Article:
As the Consumer Electronics Show (CES) 2015 comes to a close in Las Vegas, tech PR agencies like us are always keen to see what wowed attendees this year. For decades, CES has debuted innovations that later establish themselves in the Western world as everyday products. The Plasma TV, Blu-ray Disc and Microsoft Xbox were all seen first at CES, so we were understandably excited to see what the show had in store this year.
Perhaps unsurprisingly, it was the weird and wonderful products that got the attention of the press, particularly those that follow the ‘smart homes’ trend. A washing machine that can have its progress tracked via a smartphone was demonstrated for example, as was central heating that turns on as you enter the front door.
It’s evident that connectivity is increasingly becoming part of domestic products’ features and functions. As the self-driving cars of Audi and Mercedes-Benz took centre stage, CES showed that technology within cars has too gained a domestic touch. One interesting example was audio technology enabling different passengers to experience different music, with little spill onto the positions of other people in the vehicle. This could eradicate the common disagreements over music choice among families, allowing dad to listen to Oasis while his teenage son chooses The 1975.
Wearable technology continues to hold its appeal too. Traditionally, smart watches have been the wearable devices used to track our own fitness, but this year’s CES showed that there’s much more choice of wearable that will soon be available. Among the fitness-focused creations were socks measuring the pressure on the wearer’s feet before giving guidance on the style of running. It seems that we can now turn to technology for advice on all aspects of our health and fitness. However, manufacturers mustn’t lose sight of what consumers want. Take the belt that measures our waist and then informs us when we should lose weight for example? There’s only so much about our health that we’d like a computer to point out to us, so I’m not sure how much this trend will develop! However original products like this will undoubtedly continue to gain the attention of tech press, particularly ones that feed our obsessions such as fitness.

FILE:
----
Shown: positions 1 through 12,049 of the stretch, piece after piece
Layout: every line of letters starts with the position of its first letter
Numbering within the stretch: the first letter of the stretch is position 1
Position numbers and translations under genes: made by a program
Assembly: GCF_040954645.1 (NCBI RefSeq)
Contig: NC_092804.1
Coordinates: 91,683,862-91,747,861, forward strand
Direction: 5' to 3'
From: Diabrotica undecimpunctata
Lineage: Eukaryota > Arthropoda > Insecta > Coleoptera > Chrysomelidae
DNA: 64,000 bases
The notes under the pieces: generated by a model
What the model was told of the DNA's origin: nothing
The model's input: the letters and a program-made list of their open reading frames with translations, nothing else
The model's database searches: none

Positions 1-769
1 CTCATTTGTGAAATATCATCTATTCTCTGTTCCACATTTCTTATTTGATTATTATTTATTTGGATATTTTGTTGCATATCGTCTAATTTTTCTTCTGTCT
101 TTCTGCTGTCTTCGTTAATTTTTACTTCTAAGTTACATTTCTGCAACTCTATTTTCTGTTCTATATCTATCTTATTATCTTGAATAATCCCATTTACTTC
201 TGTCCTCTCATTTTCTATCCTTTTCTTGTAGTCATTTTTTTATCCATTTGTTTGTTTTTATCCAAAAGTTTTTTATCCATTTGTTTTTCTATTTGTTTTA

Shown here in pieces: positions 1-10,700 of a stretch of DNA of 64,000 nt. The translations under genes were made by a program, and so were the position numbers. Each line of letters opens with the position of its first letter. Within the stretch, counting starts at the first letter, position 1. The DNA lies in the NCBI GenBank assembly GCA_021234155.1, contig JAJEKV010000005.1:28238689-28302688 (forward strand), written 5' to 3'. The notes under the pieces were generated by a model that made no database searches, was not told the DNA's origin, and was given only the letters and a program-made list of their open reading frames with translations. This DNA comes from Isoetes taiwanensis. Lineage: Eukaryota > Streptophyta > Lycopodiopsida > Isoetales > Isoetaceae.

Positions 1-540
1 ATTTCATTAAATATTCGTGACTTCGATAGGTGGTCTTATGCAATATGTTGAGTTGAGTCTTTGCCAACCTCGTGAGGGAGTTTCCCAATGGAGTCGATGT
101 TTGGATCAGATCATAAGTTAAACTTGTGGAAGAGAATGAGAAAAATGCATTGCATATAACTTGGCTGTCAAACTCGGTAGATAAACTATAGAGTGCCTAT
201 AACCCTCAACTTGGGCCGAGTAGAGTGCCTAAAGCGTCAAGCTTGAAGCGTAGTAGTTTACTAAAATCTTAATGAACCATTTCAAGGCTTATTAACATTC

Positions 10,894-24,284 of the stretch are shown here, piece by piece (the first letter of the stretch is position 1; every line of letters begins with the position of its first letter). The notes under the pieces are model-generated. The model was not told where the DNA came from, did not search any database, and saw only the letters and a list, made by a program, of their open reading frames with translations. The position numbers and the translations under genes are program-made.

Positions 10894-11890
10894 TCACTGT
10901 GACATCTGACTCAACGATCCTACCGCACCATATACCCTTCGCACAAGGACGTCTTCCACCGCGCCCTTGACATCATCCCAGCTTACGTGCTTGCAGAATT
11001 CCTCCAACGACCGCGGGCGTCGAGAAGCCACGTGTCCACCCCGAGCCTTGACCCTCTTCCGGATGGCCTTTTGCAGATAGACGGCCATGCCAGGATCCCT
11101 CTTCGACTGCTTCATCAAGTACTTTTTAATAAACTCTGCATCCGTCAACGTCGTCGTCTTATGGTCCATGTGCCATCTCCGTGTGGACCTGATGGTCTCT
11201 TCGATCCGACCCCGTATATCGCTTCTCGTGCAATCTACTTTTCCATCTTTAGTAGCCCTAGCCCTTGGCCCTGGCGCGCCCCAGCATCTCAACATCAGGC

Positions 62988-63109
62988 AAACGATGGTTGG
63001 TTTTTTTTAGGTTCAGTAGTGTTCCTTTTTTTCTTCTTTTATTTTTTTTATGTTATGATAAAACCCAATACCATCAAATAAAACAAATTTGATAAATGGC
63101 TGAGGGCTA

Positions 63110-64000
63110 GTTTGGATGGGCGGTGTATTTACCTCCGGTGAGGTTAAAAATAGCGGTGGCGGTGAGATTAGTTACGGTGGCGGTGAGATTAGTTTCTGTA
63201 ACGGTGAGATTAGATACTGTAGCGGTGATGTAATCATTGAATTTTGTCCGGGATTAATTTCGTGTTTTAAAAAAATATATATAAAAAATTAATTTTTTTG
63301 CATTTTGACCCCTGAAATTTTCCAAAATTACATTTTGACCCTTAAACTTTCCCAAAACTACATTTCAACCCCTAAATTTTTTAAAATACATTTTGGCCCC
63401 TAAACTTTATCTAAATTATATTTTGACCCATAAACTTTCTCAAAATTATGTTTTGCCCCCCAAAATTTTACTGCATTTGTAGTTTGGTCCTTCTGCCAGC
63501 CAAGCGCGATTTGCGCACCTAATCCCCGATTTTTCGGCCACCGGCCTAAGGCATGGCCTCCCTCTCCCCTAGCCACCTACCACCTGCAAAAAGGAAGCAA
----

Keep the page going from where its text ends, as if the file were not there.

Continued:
Alex Brown has just started his career at Skout PR and will be a regular contributor to the Skout blog.